Contracting Model SelectionWed, 01/21/2015 - 09:55
In the run-up to the first bidding phase of Round One, doubts circled among leading global operators as to which contract models would be chosen. Juan Carlos Zepeda Molina, President Commissioner of CNH, answers the question simply. “Two types of contracts will be seen in this bidding process: licenses and production-sharing contracts,” he says. The main difference between these contracts is that licenses see a company pay a percentage of its revenue to the government, while production-sharing contracts mean that companies only pay a percentage of profits. However, they present a significantly different risk balance so the authorities will evaluate which type of contract is most suitable on a field-by-field basis. According to Zepeda Molina, the advantage of production-sharing contracts is that their structure can better recognize costs and allow for certain deductions, which means CNH could charge companies in a more efficient way. Any variation in costs would also be incorporated into the contract with the profit levels being adjusted. “Charging based on profits is more efficient but more complex as well since it involves more administrative costs and monitoring on our side. However, this means we will achieve better results in terms of economic efficiency,” explains Zepeda Molina. In answer to industry concerns, he also states that the alternative would see the government take a percentage of the operators’ gross revenue. That solution might be easier to administrate but it transfers all the cost risk to the companies. “In production-sharing contracts, the contract is adjusted for any movement in costs, so we take a share of the actual profit. It is more complex in its administration and the government will be more hands-on in the process.”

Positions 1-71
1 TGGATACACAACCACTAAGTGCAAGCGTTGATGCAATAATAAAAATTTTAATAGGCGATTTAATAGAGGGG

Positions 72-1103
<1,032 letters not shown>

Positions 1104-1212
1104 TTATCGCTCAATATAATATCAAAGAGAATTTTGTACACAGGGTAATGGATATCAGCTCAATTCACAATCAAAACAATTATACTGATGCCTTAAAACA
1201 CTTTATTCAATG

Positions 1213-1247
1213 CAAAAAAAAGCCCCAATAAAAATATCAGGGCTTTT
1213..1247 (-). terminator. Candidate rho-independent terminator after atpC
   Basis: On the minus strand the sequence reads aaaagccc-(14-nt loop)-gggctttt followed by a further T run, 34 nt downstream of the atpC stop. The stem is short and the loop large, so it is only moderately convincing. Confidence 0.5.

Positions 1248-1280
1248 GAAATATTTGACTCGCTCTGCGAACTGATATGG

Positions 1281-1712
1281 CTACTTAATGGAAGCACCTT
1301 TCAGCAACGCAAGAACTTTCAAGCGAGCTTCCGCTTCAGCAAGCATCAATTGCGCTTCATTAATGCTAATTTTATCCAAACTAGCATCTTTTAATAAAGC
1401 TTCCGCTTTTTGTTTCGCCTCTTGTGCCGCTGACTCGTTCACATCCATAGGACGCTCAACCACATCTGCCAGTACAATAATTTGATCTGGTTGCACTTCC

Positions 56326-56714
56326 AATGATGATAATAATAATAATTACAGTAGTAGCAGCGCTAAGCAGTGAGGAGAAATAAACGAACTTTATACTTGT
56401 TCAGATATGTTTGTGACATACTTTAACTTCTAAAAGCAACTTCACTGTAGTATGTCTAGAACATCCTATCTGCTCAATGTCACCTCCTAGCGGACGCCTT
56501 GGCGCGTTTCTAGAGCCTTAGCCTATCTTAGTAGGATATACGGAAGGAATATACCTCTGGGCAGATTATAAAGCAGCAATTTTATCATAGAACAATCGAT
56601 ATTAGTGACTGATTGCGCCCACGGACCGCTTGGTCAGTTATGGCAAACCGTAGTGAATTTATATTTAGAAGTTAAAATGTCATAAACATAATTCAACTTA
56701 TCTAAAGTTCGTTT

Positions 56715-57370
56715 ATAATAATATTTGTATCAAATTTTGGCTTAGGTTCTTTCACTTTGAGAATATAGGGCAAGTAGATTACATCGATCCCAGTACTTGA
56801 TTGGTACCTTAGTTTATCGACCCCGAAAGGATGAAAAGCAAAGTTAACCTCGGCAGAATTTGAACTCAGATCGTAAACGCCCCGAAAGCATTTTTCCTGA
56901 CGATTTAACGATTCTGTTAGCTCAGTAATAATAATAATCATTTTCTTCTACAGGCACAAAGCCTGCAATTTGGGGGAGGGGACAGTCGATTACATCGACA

In order to ensure the industry is satisfied with its contracting choices, CNH has also sought out advice from the private oil and gas sector. Consequently, various improvements have been made to the bidding terms and to the contracts themselves. Zepeda Molina says that a return-based adjustment mechanism has been put in place that will enable companies to receive relatively high profit split until a 15% internal rate of return is reached. “As soon as a project starts generating high levels of return, this mechanism kicks in and starts increasing the profit share of the government. However, one of the adjustments made in the new version of the contract is that this mechanism was changed to be more gradual. The fiscal terms were modified to allow higher returns to the companies when a project is really successful,” states CNH’s President Commissioner. As a result of the feedback, CNH also modified the work commitment, referring to the amount of work that authorities demand from companies having won the blocks. Originally, this work commitment measured the investment made in terms of dollars, meaning that companies are forced to invest a minimum amount or financial resources in the exploration phase of their contracts. Now, CNH has changed this to focus more on actual exploration activities. In doing so, the regulator introduced a concept used in other countries called a work unit, which obliges companies to carry out a certain number of work units that have an equivalent in terms of activity. “We changed the concept from simply measuring the money being spent to a requirement for actual work. Furthermore, there were other changes in terms of administrative procedures. We imposed time limits that will govern CNH’s consideration and approval of development plans. This will help CNH’s role become clearer and its activities faster,” concludes Zepeda Molina, recapping the ways in which CNH has been attentive to private sector concerns.